Having more than 3 GB of RAM is not entirely uncommon these days, especially not on high-end gaming systems. Regrettably, 32-bit Operating Systems are still as common as ever, and the aging core architecture of the x32 is finally catching up with the evolution of hardware - at this point only virtually bottlenecking performance by artificially limiting your options - but sooner or later they'll be a physical bottleneck. Age of Conan runs much better on a 64-bit system than a 32-bit one, and indeed if you have a 64-bit version of either Vista or XP it's unlikely that you'll ever face any out of memory errors or memory-related crashes at all while playing.
First to clear up some myths: The 32-bit versions of Windows XP and Vista supports 4GB of RAM. However, the OS can't allocate more total memory than 4GB, which means that including your system BIOS, a gaming-grade GPU, and various other pieces of hardware, there's only around 3,5-3,7GB available to be effectively used by your 4GB of RAM.
Out of those 3,x gigabytes, the operating system won't allow you to assign more than 2GB to a single application. With the AoC engine being in the state it is (absolutely fucking dire), 2GB on a 32-bit OS is more often than not too little for AoC to run well over the course of 3-4 hours. Giving the AoC process access to an extra gigabyte of RAM, however, makes a huge difference. You should be able to play for much longer without getting to the point where the client requires to be restarted (or your computer requires to be rebooted). To do this, you need to do one out of two things. For Vista - input a simple command. For XP - add a parameter to your boot.ini file. Read on for the instructions.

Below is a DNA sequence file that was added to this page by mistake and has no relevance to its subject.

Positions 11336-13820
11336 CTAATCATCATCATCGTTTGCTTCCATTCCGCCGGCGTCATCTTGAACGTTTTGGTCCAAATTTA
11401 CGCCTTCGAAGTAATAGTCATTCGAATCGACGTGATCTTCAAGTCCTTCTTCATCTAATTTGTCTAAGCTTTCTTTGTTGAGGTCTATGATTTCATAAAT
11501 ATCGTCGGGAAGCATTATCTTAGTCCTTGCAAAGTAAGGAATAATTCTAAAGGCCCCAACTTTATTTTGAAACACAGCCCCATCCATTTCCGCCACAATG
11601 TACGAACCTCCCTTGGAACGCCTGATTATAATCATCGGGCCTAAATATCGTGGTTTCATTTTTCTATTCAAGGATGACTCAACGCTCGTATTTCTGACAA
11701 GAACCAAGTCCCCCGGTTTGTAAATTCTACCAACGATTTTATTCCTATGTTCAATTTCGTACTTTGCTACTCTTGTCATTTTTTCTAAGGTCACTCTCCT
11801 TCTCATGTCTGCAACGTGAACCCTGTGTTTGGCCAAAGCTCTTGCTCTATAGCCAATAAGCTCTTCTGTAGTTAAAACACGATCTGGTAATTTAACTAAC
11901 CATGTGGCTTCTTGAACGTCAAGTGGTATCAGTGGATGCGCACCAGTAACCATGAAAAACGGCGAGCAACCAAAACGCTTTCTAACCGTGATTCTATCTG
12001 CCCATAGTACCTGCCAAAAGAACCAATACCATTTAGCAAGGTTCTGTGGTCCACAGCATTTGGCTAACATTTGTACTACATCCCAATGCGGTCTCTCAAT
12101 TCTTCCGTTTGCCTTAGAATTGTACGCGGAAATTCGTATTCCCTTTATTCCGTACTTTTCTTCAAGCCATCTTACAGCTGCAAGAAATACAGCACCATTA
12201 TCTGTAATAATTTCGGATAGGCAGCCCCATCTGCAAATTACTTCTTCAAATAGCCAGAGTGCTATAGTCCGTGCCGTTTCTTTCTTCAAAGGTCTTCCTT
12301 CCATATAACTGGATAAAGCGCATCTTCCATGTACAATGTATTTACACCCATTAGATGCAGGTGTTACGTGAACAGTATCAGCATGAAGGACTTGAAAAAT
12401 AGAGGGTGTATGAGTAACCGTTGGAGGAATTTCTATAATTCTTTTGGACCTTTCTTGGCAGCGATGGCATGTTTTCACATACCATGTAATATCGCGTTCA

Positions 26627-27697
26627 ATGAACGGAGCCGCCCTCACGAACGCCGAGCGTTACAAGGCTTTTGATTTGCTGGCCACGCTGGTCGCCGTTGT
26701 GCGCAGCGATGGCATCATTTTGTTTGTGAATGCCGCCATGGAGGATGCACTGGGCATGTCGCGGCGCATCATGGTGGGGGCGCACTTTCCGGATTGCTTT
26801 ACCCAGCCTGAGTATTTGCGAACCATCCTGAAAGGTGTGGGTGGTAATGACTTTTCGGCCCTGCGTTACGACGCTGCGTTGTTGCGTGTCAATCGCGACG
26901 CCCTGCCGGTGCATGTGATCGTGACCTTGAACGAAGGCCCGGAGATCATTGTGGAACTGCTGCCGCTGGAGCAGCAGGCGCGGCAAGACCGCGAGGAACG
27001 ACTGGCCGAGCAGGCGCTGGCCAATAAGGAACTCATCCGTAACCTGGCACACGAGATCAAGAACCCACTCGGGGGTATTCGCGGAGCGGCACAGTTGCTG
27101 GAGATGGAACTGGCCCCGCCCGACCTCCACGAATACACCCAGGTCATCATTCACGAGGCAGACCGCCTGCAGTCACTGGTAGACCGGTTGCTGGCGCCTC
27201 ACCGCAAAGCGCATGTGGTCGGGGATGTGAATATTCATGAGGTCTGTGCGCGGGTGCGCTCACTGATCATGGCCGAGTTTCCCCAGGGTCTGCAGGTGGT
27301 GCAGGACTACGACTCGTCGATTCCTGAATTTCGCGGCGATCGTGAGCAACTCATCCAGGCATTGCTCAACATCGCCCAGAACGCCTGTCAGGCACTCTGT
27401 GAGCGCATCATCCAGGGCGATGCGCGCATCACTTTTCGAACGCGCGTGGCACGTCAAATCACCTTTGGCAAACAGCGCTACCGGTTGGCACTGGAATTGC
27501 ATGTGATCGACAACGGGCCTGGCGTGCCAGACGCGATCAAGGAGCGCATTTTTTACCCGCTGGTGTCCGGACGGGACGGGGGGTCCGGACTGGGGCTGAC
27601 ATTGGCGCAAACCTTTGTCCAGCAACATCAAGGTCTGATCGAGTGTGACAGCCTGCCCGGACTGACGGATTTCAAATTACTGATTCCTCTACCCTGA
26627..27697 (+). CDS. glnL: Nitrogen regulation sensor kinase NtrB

I'm obviously aware that this is nothing more than a workaround, and nowhere near a fix. A proper fix needs to be in the form a game engine overhaul. One can only dream.
For Vista, open a command prompt (cmd) as an administrator (this is required) and type the following:
BCDEDIT /Set IncreaseUserVa 3072
Then reboot. And voila.
For XP (not sure if it's doable with XP home), open the boot.ini file - after you make a backup of it just in case.
Find the line that looks something like this (might vary slightly depending on your system):
[boot loader] timeout=30 default=multi(0)disk(0)rdisk(0)partition(1)\WINDOWS [operating systems] multi(0)disk(0)rdisk(0)partition(1)\WINDOWS="Microsoft Windows XP Pro"
Change it so that it looks like this:
[boot loader] timeout=30 default=multi(0)disk(0)rdisk(0)partition(1)\WINDOWS [operating systems] multi(0)disk(0)rdisk(0)partition(1)\WINDOWS="Microsoft Windows XP Pro" multi(0)disk(0)rdisk(0)partition(1)\WINDOWS="Microsoft Windows XP Pro with /3GB" /3GB
Save changes and reboot.
The chances of something going wrong should be very slim here. As long as you don't fiddle with anything other than the above, there's no reason at all why anything should go wrong. If anything still goes wrong, though, don't blame me.
This switch is documented and supported by Microsoft, for the record, but is - as most useful functions are - "recommended for advanced users only".